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BOSTON-Martin Berman, one of the Colonial Theater’s owners, has filed a lawsuit in an attempt to prevent Emerson College from taking over the venerated facility in the heart of the city’s theater district.

Emerson signed a 20-year master lease with Berman’s former business partner, Bryce Tinmouth, which includes an option to purchase the building. If Emerson exercises that option within five years, the communications college can buy the theater, as well as its 10 stories of office space, for $35 million.

“I am disputing the general partner’s right to do anything without my approval,” Berman tells GlobeSt.com. “All the negotiations were secret.” Berman says he received a phone message that informed him that the lease deal with sale option would be taking place.

Berman and his sister currently own 5% of the building. His family bought the property 20 years ago, but entered into a leveraged buyout with Tinmouth that slowly shifted the ownership. Berman contends that the deal with Emerson will trigger “serious tax consequences” for him and his sister. Calls to Tinmouth were not returned by deadline.

Berman says that his main concern is for the future of the theater. “I made a personal vow that nothing would happen to the theater,” he says. He adds that the 100,000 sf of office space in the building essentially subsidizes the theater. “That’s the way it always was,” he says. “It’s very questionable what Emerson will decide to do.”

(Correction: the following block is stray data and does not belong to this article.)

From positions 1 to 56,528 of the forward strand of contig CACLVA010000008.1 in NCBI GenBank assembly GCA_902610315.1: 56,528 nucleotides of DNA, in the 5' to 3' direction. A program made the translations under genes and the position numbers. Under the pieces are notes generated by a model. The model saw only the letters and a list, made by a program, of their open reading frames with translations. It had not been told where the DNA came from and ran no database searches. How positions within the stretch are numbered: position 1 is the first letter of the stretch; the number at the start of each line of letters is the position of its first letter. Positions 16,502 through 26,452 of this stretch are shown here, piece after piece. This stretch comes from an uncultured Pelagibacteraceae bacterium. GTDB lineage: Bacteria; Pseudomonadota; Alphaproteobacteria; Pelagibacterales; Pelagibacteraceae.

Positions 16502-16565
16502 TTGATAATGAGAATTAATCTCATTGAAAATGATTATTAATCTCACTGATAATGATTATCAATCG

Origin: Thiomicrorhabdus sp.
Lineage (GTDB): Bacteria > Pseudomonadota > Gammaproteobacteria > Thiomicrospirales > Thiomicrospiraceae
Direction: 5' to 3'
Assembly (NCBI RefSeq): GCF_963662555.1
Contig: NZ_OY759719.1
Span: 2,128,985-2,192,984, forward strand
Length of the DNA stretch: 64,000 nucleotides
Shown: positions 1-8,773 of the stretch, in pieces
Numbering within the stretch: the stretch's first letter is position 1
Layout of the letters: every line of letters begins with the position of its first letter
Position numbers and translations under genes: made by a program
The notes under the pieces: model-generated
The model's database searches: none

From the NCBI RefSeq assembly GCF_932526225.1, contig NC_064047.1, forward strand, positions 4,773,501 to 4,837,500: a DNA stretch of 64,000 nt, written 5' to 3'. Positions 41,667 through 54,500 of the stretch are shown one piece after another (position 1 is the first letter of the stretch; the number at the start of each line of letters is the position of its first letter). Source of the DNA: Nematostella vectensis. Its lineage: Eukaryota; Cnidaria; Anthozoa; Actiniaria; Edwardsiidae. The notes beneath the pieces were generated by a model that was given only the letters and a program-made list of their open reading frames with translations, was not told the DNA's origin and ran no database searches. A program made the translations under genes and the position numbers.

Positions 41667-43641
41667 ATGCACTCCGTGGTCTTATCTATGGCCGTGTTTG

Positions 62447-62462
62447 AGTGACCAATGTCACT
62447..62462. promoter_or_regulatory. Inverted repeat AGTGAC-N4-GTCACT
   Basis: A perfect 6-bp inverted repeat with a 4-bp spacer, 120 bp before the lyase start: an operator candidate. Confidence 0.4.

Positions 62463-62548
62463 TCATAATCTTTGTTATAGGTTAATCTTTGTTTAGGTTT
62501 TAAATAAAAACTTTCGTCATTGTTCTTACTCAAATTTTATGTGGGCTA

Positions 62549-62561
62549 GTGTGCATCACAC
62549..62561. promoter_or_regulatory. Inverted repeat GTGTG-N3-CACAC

But David Rosen, spokesperson for the college, tells GlobeSt.com that the college’s plan is for the theater to continue to operate as a theater. He points out that the building’s location is right in the middle of the college’s new campus–Emerson recently acquired the buildings surrounding the theater–and it protects the college’s options for the future. He says that the college has not yet decided whether it will exercise its right and buy the building.

“This yarn that Marty Berman is spinning about Emerson closing the theater is nonsense,” says Rosen. He points out that Emerson recently pumped $15 million into the nearby Majestic Theater to restore it. “The suggestion that Emerson would take this jewel and close it down is preposterous,” he adds.

Clear Channel Communications, which runs the theater, has eight years left on its lease. Rosen says the company will be given an option to renew and if an agreement can’t be reached the college will get someone else to run the theater. “Emerson will not shut down the theater,” he emphasizes.

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